A shining star
Ireland’s Children’s Hospice, LauraLynn has become a second home for Eoghan Dunne and his family
The word hospice connotes many emotions; sickness, sadness, pain, grief. ese feelings are accurate in many instances but LauraLynn, Ireland’s Children’s Hospice, is different to the above in almost every aspect. Teresa Dunne’s five year- old son, Eoghan, has been visiting the hospice for over a year and the care he has received has had a profound impact on not just him, but the entire Dunne family. “We made our first visit to LauraLynn in April last year but I feel like we’ve been there forever,” says Teresa. “I don’t know what we did without it.”
To say life before LauraLynn was difficult for the Dunnes would be putting it mildly. Born a perfectly healthy child, Eoghan became ill a week before his first birthday and no one could have predicted the series of heart-breaking events that would follow.
“He had a high fever and he was lethargic, I brought him to the GP and then we went to hospital. Unfortunately, in hospital he suffered severe respiratory distress and had pneumonia. He developed septic shock, multi organ failure and had cardiac arrest. It took ten minutes to resuscitate him and because of that he suffered major neurological damage. That’s why he now has quadriplegic cerebral palsy. He has epilepsy, is visually impaired, legally blind and he can’t walk or talk. He will need 24-hour care for the rest of his life.”
In spite of his challenges Eoghan’s mum says he is a happy little boy who never complains. “We’re very lucky in other ways. He’s always smiling and loves to give kisses. He’s adored by his family and he charms everyone he meets.” It was a paediatrician who first brought up the subject of taking Eoghan to LauraLynn. Teresa says that up until that point she didn’t know about the hospice and it wasn’t something she wanted to do.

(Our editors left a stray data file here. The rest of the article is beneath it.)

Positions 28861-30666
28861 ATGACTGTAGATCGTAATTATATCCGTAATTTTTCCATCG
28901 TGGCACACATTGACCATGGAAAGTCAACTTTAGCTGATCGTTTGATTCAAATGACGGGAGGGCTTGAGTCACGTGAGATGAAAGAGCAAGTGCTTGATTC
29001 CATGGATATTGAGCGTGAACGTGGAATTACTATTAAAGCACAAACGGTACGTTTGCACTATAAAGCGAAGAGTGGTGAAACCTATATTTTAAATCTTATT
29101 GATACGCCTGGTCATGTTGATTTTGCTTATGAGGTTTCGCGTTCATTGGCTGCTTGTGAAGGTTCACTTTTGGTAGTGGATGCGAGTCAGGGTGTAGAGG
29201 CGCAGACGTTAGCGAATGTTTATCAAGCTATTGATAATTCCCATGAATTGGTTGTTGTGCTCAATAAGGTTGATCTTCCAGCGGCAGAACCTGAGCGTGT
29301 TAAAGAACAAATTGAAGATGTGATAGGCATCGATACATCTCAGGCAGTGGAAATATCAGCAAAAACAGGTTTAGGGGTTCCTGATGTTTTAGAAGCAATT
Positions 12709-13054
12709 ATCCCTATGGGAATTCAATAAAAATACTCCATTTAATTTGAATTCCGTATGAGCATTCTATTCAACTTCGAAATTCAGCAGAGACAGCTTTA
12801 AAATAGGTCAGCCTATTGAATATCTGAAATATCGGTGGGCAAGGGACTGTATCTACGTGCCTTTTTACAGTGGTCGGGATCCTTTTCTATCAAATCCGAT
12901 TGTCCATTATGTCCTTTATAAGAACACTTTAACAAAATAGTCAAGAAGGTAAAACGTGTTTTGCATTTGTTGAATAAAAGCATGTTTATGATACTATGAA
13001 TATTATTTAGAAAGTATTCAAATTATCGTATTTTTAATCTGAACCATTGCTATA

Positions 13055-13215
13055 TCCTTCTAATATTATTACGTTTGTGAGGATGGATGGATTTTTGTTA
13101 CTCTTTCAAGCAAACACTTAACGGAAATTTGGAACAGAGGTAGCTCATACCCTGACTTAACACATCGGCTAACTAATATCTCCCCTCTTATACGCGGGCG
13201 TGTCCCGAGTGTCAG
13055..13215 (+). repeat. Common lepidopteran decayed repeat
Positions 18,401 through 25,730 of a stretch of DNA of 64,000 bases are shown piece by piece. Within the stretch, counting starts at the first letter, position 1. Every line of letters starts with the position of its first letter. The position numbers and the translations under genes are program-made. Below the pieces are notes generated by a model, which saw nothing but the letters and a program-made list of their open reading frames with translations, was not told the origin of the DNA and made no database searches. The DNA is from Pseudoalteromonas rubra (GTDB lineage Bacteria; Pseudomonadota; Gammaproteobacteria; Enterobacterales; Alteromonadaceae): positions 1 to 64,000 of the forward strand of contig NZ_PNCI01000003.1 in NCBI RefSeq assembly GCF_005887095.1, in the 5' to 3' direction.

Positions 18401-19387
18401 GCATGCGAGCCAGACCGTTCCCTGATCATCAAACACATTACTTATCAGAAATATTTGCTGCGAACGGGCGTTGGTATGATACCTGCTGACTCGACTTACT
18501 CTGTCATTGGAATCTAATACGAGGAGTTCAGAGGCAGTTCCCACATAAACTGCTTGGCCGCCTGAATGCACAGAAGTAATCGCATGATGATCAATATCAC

“She [the paediatrician] spoke to us about LauraLynn and said it was a hospice but I was very reluctant. She said to think about it and about six months later when she brought it up again, I said okay. When we went up to see LauraLynn I was daunted at first but I have to say it was just gorgeous. It’s a lovely place, the building is bright and airy and really child friendly. When I walked in there were loads of paintings on the walls that the children had done, there were fairy doors and toys and everybody was smiling.
“Then we went on a tour of LauraLynn; we saw the house and the bedrooms. Every child that goes to LauraLynn has their own room; it’s an en suite with a huge window and door, so they can actually be wheeled straight out into the garden from their bedroom. They have their own PC over their bed and they can watch children’s programmes or listen to music. It’s brilliant for parents as well because you can Skype your child if they’re staying there. They can see you and hear your voice, which I thought was really nice.”
Teresa and her husband Ronan also have two daughters, Ciara and Keelin, aged seven and nine. Teresa explains that the girls have reached an age where they are more aware of their younger brother’s disabilities and have questioned why he can’t do some of the things that they can. rough the hospice the girls have received therapy as a way of working through their questions and thoughts. Teresa says that having a brother with disabilities can be difficult for her daughters, but the therapy has been a big help.